YOU ARE HERE: LAT HomeCollections

'The Legion of Extraordinary Dancers' is ready to battle with flips, spins and dance steps

Hip-hop dancers are superheroes on the ambitious Web series, which hopes to span media forms.

July 04, 2010|By Zachary Pincus-Roth, Special to the Los Angeles Times

It's your classic western pastiche: The good guys saunter through the saloon's double doors. The bad guys put down their whiskey. The brawl begins.

But in this scene, rehearsed at Melody Ranch in Newhall a week ago, the two sides compete not with fists and guns but with flips and spins. "What if dance was actually a weapon?" asks the director, Jon M. Chu. "They can use it for good or for evil."

Chu was filming an episode of "The Legion of Extraordinary Dancers," a.k.a. "The LXD," a new Web series in which hip-hop dancers are portrayed as superheroes. It's dance crew meets "Fantastic Four" — ordinary people discover their exceptional powers and decide to join the Legion, which then faces off against mysterious enemies. But instead of specializing in firepower or invisibility, it's breaking, popping, locking, finger tutting or boogaloo.

"These guys have absolutely amazing powers — real powers, not fake superpowers," says Chu, 30, the series' creator, who also directed Disney's "Step Up 3D," which comes out in August. "You can show, in your living room, what they do."

The dancers in the cast have performed together as the LXD at venues such as the Oscars, the TED Conference and "So You Think You Can Dance." But the group's coming-out party is Wednesday, when the Web series' first season launches on Hulu, distributed by Paramount Digital Entertainment.

"The LXD," one of the most ambitious Web series attempted, is a unique fusion of dance and transmedia — an emerging Hollywood concept defined as a story told through multiple platforms (webisodes, live performance, Facebook, etc.) such that each one contributes a unique part of the narrative. Ideally, these building blocks add up to an intricate mythology that obsessed fans can piece together.

"In those live performances, they're out there as their characters and they're telling parts of our story," says Scott Ehrlich, chief executive of Agility Studios, which produces the project along with Chu and Hieu Ho. "We're now going to bring the audience up to speed in terms of what they were actually seeing."

If the series takes off, the LXD will aim to continue its story through film, television, video games, comic books and dance studios: Fans will be able to upload their own dance videos, and a council of elders will invite the best one to join the Legion.

The series capitalizes on dance's newfound popularity sparked by televised competitions such as "So You Think You Can Dance" and "America's Best Dance Crew" and dance battle movies such as the "Step Up" series and "You Got Served." The LXD emulates not only comic books but also martial arts action heroes such as Bruce Lee and Jackie Chan, who fight with a dance-like discipline and beauty.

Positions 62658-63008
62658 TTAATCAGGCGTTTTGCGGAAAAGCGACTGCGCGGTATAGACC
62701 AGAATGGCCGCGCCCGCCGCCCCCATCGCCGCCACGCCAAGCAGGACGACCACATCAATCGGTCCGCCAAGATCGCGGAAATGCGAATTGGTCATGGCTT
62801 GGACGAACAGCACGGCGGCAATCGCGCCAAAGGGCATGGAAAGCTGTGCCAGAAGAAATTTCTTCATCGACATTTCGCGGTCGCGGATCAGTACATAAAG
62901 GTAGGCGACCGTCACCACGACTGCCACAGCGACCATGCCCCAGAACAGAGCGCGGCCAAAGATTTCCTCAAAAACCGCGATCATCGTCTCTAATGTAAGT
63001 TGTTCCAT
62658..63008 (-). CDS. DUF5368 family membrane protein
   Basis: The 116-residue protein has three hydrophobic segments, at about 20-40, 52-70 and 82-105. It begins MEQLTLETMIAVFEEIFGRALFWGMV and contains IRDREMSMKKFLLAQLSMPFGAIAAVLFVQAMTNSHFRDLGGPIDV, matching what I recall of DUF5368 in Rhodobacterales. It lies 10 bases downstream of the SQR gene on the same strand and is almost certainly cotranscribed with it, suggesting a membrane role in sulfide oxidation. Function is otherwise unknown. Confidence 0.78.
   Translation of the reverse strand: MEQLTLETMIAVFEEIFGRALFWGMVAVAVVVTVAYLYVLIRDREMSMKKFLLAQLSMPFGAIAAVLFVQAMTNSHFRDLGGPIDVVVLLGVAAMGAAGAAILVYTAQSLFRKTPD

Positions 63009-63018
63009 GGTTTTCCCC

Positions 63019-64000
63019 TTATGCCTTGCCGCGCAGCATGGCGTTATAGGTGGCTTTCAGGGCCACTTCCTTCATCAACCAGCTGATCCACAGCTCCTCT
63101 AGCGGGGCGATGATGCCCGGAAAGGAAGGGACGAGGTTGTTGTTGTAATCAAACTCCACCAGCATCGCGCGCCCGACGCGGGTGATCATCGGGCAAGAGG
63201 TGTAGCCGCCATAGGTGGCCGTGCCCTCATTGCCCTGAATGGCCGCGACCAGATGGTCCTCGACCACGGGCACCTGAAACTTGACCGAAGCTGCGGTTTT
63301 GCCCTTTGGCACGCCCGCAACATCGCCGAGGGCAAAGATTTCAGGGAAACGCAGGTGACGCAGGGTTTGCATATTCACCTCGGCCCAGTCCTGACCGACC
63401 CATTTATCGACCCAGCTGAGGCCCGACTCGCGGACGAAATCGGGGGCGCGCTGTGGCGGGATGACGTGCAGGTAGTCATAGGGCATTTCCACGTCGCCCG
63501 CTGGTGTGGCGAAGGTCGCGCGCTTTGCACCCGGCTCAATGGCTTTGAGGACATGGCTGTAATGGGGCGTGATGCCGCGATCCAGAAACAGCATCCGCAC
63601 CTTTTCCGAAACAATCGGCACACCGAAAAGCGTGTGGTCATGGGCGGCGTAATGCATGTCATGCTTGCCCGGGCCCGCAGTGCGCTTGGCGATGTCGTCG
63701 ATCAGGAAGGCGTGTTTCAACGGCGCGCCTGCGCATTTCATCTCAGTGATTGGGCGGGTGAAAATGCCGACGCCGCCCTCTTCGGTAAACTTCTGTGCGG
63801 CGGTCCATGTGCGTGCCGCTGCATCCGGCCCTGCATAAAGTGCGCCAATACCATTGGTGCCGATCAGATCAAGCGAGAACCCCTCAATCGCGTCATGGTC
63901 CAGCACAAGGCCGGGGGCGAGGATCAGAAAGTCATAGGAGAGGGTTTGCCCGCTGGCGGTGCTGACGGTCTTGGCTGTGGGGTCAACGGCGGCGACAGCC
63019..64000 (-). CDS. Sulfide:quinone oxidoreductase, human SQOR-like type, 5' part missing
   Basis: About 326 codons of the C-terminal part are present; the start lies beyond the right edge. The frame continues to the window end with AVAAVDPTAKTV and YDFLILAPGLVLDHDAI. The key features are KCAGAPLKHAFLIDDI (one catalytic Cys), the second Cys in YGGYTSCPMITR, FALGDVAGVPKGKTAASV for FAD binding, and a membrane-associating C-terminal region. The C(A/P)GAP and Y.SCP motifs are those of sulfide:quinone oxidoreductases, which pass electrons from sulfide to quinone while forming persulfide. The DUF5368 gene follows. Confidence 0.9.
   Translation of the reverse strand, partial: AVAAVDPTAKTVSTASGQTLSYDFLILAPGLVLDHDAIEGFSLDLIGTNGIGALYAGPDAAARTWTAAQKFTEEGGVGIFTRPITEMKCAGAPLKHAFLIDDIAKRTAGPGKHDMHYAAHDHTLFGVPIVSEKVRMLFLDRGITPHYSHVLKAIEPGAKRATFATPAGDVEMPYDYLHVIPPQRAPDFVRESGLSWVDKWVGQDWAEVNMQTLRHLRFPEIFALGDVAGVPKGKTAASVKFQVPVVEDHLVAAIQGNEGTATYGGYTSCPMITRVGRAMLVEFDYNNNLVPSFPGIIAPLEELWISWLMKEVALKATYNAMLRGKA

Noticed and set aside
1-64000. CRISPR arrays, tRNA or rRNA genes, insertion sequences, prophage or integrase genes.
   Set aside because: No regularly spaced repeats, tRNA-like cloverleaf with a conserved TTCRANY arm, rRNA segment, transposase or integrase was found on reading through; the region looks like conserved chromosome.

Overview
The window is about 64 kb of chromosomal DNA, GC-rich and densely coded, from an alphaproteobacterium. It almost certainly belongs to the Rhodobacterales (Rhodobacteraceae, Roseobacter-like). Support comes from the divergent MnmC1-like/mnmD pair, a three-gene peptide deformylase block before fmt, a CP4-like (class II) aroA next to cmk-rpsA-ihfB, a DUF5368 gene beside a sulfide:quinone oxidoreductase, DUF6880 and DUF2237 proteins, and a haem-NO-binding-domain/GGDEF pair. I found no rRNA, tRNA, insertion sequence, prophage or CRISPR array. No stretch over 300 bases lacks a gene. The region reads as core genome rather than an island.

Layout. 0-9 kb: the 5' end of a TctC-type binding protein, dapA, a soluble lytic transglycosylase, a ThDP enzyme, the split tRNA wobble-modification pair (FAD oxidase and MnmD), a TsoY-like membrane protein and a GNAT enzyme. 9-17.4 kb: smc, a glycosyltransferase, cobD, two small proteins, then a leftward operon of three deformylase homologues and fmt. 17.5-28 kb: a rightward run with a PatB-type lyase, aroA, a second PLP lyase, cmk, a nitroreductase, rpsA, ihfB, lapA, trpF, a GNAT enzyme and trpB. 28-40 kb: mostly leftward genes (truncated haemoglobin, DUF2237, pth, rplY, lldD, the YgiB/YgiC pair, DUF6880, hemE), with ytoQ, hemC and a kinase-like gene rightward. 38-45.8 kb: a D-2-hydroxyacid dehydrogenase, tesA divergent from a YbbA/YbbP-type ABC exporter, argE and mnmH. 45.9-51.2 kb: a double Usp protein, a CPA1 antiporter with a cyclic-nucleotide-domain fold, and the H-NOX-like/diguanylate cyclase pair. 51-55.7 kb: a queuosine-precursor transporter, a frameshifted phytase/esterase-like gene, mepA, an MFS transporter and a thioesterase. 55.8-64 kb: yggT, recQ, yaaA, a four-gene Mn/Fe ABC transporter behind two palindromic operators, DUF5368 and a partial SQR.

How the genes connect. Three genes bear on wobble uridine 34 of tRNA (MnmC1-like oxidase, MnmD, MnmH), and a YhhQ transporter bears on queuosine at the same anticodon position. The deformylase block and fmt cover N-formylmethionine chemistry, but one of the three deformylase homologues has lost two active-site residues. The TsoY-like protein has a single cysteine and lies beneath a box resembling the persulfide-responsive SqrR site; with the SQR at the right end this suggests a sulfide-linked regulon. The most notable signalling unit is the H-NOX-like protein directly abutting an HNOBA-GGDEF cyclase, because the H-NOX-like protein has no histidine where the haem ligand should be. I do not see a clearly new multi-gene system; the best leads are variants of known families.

More obscure precursors include the Japanese anime series "Princess Tutu," about a ballerina with magical ballet moves, and Marvel's character the Dazzler, a singer who can harness the power of music. Ehrlich finds business inspiration in the multiplatform World Wrestling Entertainment, where he was once a public relations consultant.

But perhaps the closest cousin is the Fox series "Glee," which invited the LXD to be the opening act in its recent concert tour. Both take classic media — show choir and dance — and recontextualize them for a contemporary audience. Both focus on misfits who eschew more popular high school pursuits such as football and drinking Coors Light while upside down. "There definitely are a lot of correlations," says Harry Shum Jr., who plays Mike Chang in "Glee" and performs in and co-choreographs for the LXD. "It's rooting for the underdogs."

"The LXD would have a much tougher time without 'Glee,' " adds Jeff Gomez, a transmedia producer who has helped build the universes for "Avatar" and "Pirates of the Caribbean," among others. "Spiritually, symbolically and basically in reality, there is a direct connection between the two that opens a mass audience to the possibilities presented to the story worlds of the LXD."

The LXD started with a voicemail from Miley Cyrus. In 2008, Chu recalls, she complimented the dancer Adam Sevani on his work in Chu's film "Step Up 2: The Streets" and then hung up.

Sevani and Chu responded by challenging Miley and her friends to a dance battle. Miley's M&M Cru took on the Adam/Chu Dance Crew, a.k.a. ACDC, in a series of online videos that roped in celebrities such as Lindsay Lohan and Adam Sandler and generated 45 million views.

Chu's crew started with the "Step Up 2" cast, who then introduced him to more dancers at underground jams in the Los Angeles area. "Because I can roll with our dancers, I can go," Chu says, "but they were a little scary, I'm not going to lie." They now go to places like Boulevard3, Avalon Hollywood or the back of Bar Lubitsch.

Los Angeles Times Articles